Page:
Moore’s a quick player - quicker than Baker Steinkuhler - but his technique has needed a little work over the years. He’ll be a tough guy to block against the pass, but, given his size, he’ll have to anchor down against the run.

    Carl Pelini has indicated that Moore, Steinkuhler and Thad Randle will play quite a bit during the non-conference season, and the best one of the bunch will probably log the most snaps next to defensive tackle Jared Crick. We like Moore by a nose (tackle). Although, to be fair, Steinkuhler has more experience and Randle, having gained some necessary weight, is very intriguing.

    See all of the Huskers: No. 50, No. 49, No. 48, No. 47, No. 46, No. 45, No. 44, No. 43, No. 42, No. 41, No. 40, No. 39, No. 38, No. 37, No. 36, No. 35, No. 34, No. 33, No. 32, No. 31, No. 30, No. 29, No. 28, No. 27, No. 26, No. 25, No. 24, No. 23, No. 22

    Tags: 50 huskers to know fall 2010, terrence moore

  16. 2010 Aug 04

    NEBRASKA FOOTBALL: 7 'Prove It' Players on Defense


    By HuskerLocker

    Blog post image

    The Blackshirts don’t have many questions, and thus fewer players have less to prove. But we still pinpointed a few, with an emphasis on a certain position in between the defensive line and secondary.

    Cornerback Anthony Blue: He’s more than two years removed from a serious knee injury. It’s time for Blue, as fast as any corner on the team, to trust his knee and get more aggressive in Bo Pelini’s scheme.

    Linebacker Sean Fisher: He’s more athletic than fans realize and plenty sharp about his assignments, but Fisher needs to sit in the hole better, take on blockers, get lower and attack the ball carriers. He’s better sideline-to-sideline right now than he is in the box.

    Linebacker Eric Martin: This exciting, physical player is deadly in an isolated spot, but to play consistently he’ll have to refine his technique and better read his keys at the position.

    Defensive tackle Terrence Moore: This tank of a nose tackle needs to produce, big time, in 2010. He’s a better fit for that nose role than lanky Baker Steinkuhler, and if Moore is healthy - and ready to do some damage against the run, Nebraska’s defensive line actually can be better than last year’s bunch. Because Moore is a good pass rusher.

    Strong safety P.J. Smith: By all accounts, Smith is expected to roll right into Larry Asante’s old role without much of a hiccup. But Smith also had to bring that “enforcer” aspect that Asante was known for in 2009. The secondary needs a thumper; Smith is the biggest, best candidate.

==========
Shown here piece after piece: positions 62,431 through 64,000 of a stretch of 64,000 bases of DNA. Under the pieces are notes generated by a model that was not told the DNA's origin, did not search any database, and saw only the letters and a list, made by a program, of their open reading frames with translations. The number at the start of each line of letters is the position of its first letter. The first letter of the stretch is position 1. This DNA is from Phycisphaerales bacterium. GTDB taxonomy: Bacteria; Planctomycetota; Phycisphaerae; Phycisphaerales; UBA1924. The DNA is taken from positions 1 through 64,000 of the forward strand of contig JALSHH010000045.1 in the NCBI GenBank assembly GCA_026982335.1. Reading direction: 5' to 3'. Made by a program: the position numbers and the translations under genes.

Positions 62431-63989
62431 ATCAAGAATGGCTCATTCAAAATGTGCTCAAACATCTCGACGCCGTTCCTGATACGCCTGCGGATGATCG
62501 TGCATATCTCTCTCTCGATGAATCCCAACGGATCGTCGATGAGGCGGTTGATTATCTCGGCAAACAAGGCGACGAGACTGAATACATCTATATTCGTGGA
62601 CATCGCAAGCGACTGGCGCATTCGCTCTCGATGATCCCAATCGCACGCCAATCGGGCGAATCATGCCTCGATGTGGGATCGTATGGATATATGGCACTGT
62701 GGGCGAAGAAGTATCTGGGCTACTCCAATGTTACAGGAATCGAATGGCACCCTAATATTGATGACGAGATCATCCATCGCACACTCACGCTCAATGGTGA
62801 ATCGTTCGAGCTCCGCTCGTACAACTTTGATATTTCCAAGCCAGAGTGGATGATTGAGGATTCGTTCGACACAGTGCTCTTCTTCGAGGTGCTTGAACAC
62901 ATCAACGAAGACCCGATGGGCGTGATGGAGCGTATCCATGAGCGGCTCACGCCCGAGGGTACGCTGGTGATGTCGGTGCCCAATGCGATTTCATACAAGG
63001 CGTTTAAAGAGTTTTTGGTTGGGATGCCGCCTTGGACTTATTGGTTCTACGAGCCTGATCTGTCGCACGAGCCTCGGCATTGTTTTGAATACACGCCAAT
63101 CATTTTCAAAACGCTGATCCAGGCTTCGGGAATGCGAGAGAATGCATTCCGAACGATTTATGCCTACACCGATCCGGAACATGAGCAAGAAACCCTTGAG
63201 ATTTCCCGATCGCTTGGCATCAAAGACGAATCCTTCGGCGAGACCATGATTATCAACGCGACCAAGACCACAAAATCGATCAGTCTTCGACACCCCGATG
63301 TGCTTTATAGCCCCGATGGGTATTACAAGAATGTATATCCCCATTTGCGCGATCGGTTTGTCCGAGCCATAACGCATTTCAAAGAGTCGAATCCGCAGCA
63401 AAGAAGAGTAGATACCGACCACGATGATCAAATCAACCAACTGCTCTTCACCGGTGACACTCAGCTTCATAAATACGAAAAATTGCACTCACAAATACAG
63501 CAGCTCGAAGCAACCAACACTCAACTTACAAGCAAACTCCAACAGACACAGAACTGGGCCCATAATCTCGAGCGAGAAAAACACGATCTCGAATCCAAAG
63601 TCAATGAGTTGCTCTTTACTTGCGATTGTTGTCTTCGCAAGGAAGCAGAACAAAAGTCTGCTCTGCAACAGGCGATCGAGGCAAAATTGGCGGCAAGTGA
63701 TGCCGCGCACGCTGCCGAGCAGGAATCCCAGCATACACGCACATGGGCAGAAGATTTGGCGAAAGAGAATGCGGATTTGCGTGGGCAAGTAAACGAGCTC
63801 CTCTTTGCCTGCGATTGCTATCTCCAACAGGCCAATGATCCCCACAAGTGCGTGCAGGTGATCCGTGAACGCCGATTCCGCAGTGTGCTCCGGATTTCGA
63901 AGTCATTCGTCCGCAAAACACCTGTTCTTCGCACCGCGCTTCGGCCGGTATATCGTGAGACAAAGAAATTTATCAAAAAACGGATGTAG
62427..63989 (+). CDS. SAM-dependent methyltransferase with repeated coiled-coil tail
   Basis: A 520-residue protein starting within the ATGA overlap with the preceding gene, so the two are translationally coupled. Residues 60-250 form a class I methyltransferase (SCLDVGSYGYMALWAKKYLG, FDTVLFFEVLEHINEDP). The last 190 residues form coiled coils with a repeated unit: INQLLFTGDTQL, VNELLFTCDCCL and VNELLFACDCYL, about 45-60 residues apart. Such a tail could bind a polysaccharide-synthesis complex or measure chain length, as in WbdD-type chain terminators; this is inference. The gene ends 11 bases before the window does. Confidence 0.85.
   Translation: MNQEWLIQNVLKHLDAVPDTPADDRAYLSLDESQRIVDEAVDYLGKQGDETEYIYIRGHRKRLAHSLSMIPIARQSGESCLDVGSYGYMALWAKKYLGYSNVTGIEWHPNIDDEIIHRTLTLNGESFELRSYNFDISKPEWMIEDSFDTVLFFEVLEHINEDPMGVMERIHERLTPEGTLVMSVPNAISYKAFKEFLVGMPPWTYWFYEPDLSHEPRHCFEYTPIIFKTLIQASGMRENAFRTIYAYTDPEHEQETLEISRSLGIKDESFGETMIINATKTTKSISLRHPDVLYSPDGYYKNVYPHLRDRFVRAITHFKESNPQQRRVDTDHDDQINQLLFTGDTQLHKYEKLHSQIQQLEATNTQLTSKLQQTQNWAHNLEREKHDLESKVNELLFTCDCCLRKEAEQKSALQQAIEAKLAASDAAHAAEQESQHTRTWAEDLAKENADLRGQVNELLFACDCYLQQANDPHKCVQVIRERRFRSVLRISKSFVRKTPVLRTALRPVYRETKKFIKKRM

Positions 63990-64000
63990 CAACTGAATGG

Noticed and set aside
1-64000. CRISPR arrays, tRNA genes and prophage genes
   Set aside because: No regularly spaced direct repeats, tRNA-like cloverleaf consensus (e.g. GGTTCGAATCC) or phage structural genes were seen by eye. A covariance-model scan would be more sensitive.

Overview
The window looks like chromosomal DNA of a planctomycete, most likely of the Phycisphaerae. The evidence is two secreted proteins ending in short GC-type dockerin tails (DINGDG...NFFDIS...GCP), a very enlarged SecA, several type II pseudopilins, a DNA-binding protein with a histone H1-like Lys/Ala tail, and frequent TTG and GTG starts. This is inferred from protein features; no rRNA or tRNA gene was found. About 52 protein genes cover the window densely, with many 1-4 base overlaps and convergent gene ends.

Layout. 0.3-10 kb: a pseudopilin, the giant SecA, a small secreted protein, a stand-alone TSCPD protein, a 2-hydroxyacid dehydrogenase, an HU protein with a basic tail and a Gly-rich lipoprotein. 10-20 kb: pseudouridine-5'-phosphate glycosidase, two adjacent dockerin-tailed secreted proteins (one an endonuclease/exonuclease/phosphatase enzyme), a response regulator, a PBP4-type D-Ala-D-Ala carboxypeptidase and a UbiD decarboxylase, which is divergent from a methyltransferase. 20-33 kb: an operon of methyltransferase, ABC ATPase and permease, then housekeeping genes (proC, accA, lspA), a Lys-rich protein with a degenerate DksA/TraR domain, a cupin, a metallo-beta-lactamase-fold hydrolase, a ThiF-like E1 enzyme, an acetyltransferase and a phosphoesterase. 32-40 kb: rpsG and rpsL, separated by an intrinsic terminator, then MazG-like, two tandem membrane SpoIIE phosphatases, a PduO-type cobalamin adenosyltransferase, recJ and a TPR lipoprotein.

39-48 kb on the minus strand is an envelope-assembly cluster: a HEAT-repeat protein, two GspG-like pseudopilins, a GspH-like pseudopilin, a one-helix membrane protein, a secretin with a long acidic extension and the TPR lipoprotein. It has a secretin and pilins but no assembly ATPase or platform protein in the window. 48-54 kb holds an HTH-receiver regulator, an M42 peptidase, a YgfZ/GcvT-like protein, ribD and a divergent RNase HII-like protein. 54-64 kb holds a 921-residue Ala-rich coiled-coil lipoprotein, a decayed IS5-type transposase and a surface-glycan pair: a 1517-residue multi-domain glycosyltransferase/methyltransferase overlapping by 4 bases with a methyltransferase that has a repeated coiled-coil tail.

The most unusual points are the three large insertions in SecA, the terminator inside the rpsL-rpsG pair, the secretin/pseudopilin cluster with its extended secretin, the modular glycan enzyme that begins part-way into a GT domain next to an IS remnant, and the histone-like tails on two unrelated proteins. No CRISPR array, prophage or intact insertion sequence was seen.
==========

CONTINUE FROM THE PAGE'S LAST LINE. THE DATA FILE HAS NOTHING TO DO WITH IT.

Free safety Rickey Thenarse: Count on him to make his share of big plays for the Blackshirts. Now he needs to eliminate the mental errors that open the door for the opponent. Last time around for this senior.

    Linebacker Alonzo Whaley: The sophomore made a big move in spring and is poised to challenge Fisher for playing time. Whaley arguably has the most athleticism of any Husker ‘backer; it’s about nailing down the finer points of the defense and staying in position.

    See also: 8 Prove It Players on Offense

    Check Out Our Full Big 12 Preview: Big 12 Coaches, Quarterbacks, Running Backs, Wide Receivers, Offensive Lines, Defensive Lines, Linebackers, Defensive Backs, Commentary, 12 Best Players, Ten Overrated Players, Ten Underrated Players

    Tags: football, fall camp, sean fisher, anthony blue, eric martin, terrence moore, pj smith, rickey thenarse, alonzo whaley

  17. 2010 Apr 23

    SPRING IN REVIEW: Defensive Line


    By HuskerLocker

    Blog post image

    Following the 2010 spring camp, Nebraska now looks back at the progress made by each position group - and what progress is yet to come.

    Position: Defensive Line

    Spring Summary: Ndamukong Suh is gone, and so is Barry Turner, but there’s a lot left over to build with. The best of the bunch is obviously defensive tackle Jared Crick, a gifted, bullish two-technique that could be NU’s best interior pass rusher in years. Defensive ends Pierre Allen and Cameron Meredith may comprise, once the season begins, the best pass-rushing end duo in the Big 12 North; Allen, finally healthy after suffering from a painful turf toe last year, could be high NFL Draft pick in 2011. The big question is at the nose tackle spot, where Baker Steinkuhler and Terrence Moore will try to platoon to replace Suh. Their play in the Red/White Spring Game wasn’t bad, but they’ll need to get stronger and stand their ground better once the season begins. Backups include undersized-but-quick Thad Randle, natural rush end Josh Williams, big-bodied redshirt freshman Jason Ankrah at the other end spot, walk-on Justin Jackson and true freshmen Chase Rome and Jay Guy, who enrolled early. With Carl Pelini and John Papuchis teaching in tandem, expect this line to be terrific, if different from the 2009 version.